Pat McManus has had an extremely storied career from his humble beginnings performing with Mama’s Boys to his more recent solo offerings. He frequently records and is always on the road with one of his more common stops being to the annual Rory Gallagher festival. I had the opportunity to see him live at the Big Top on Friday night and again on Sunday. After spending time with his adoring fans, Pat was gracious enough to speak with me about Rory’s influence on his career, his recent issues with stolen gear and his future recording plans.
You performed at the Big Top on Friday and you are just after performing at The Gable. What has been your experience and impression of this year’s Rory Gallagher Festival?
“This year has been fantastic for the atmosphere because the weather plays a big factor in it. It has been absolutely brilliant the whole weekend, and you can really get into the party spirit. There is no problem going between the venues to see the gigs to see the great band play. For me it has been the best one so far.”
Have you had the opportunity to see any of the great bands that have performed at the festival?
“Oh God yeah, I thought ‘Laundromat’ who played with us at the Big Top were fantastic. ‘Aidan Pryor’ was great, but some of the younger acts were great to see, they are keeping the music alive. ‘Fresh Evidence’ who played here today we’re absolutely fantastic. They blew me away, I couldn’t believe it. These guys weren’t even alive when Rory died, but it is incredible that they are playing homage to his music. It has been a very memorable weekend.”
Speaking of Rory, how much of an influence has he been on you as a musician.
“For me personally, he was everything to me as a musician. He was the one we looked up too because of his international success because he showed that there was a way out of here. Rory was the first true rock star out of Ireland, long before Thin Lizzy and U2. He led the way and if it wasn’t for him, a lot of the Irish bands wouldn’t have had the success that they had. It might have happened at a later date, but it would have taken a lot longer. He was one of the great guitar players of our time and he meant an awful lot to me. He was an icon as far as we were concerned. We were very fortunate to have played some festivals with him before he sadly passed away. To see him and meet him in the flesh was fantastic; it was like a dream come through.”
It is always good to meet your hero’s…
“He was a total gentleman and so humble. As I always said, he was just too good for this world.”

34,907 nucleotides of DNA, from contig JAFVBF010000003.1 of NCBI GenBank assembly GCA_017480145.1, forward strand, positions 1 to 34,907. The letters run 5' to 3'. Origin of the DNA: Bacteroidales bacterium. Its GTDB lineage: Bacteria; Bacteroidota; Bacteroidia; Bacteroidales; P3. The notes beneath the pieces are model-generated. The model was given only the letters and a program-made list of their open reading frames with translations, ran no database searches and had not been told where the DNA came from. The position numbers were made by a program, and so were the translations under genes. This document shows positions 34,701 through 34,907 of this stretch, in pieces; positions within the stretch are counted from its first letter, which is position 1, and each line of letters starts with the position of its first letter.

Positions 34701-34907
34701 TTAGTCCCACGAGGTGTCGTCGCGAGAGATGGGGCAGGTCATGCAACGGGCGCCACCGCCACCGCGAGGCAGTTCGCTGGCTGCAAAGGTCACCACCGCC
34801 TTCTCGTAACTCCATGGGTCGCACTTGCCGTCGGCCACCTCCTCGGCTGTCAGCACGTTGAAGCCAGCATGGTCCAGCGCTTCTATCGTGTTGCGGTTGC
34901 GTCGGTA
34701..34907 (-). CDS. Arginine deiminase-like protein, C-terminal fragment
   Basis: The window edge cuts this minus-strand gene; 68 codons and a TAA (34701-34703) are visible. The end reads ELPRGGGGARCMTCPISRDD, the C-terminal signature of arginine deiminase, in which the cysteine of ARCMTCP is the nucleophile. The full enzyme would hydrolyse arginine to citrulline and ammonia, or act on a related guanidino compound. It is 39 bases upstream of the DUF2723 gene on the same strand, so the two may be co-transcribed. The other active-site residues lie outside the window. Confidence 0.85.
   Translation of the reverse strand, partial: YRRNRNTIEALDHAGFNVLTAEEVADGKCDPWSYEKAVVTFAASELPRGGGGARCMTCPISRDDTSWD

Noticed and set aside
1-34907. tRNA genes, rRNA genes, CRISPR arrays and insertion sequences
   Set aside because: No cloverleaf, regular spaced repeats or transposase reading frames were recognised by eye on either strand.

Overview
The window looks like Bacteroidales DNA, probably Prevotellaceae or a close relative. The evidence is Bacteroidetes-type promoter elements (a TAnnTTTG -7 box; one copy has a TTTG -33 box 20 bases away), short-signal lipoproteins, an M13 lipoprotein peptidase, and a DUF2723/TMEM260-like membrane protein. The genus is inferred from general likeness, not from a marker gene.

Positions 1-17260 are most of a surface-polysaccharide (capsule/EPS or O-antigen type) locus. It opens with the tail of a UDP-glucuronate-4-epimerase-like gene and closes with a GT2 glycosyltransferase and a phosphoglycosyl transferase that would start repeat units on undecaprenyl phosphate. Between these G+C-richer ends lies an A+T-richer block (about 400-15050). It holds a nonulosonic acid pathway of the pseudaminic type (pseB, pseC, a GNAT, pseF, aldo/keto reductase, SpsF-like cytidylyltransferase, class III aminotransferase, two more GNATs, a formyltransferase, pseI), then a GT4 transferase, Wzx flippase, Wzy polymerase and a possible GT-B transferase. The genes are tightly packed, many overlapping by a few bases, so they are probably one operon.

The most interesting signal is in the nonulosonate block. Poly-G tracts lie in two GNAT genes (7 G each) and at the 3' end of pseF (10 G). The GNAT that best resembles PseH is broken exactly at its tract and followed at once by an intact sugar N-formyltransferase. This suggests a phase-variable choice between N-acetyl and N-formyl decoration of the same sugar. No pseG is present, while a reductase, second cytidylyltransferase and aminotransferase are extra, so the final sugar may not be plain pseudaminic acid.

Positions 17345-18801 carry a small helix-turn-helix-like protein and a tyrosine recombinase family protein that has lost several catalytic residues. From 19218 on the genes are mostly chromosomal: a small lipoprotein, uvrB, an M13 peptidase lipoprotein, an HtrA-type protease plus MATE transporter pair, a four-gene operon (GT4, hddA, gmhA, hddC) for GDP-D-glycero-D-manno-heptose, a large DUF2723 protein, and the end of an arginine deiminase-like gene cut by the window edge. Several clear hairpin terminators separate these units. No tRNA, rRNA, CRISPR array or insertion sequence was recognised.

Out of Rory’s entire discography, is there any stand out albums or songs?
“Rory might clip me over the ear for saying this, but I loved ‘Against the Grain’. That was when Rory really came of age. You know what I also liked and Rory might hate me for saying this, but I loved ‘Calling Card’. Maybe it was the time when I got into Rory and discovered him. People might talk about the earlier stuff, but for me he seemed to move into a different league when he did those albums. Everything Rory did was off the highest quality, but those albums mean so much to me.”
Earlier this year, you had some equipment stolen. Has there been any progress in recovering it?
“Sadly, no. It meant a lot to me because the gear was off sentimental value. It is one of those things that you hope somewhere down the line, if someone keeps an eye out that it might turn up. It was a big hit and we were only the second night into the tour. It meant we had to turn around and buy all the gear again. There is every possibility that it might turn up, but at the moment it is not looking good.”
Do you have any future plans in regards to touring and recording?
“The last album only came out in October, but this time around I want to do a live album, maybe later on in the summer. We never stop touring and after this we have festivals in Norway, England, Sweden, France and Germany in this year to do.”
Do you think Rory Gallagher should be inducted into the Rock and Roll Hall of Fame?
“Yes, absolutely! I think it is scandalous that he hasn’t, but you have to look at in terms of that the Americans, who are not that familiar with him. He was a leading pioneer in British Rock and Blues and he is the most important person after Jimi Hendrix. There was no one who could touch him and he was the standard by which everyone compared themselves.”
I couldn’t have said it better myself, thank you for taking the time to talk to me.
“Not at all.”
I had the opportunity to speak with Pat for about ten minutes after I turned off my audio recorder and Pat’s reputation of humbleness, honesty, politeness and overall niceness proceeded itself and was reinforced. He is one of nicest people I have ever had the opportunity to speak with. With everything that Pat has accomplished in his career, he is entitled to some form of an ego, but no, he is quite the opposite and the definition of a gentleman.
As previously mentioned in the interview, the equipment that was stolen from Pat and his band has not been located. If you know anything or stumble across it online, please contact your local authorities or The Pat McManus Band directly. The equipment could be in a second hand shop or on an auction site like eBay, so stay vigilant.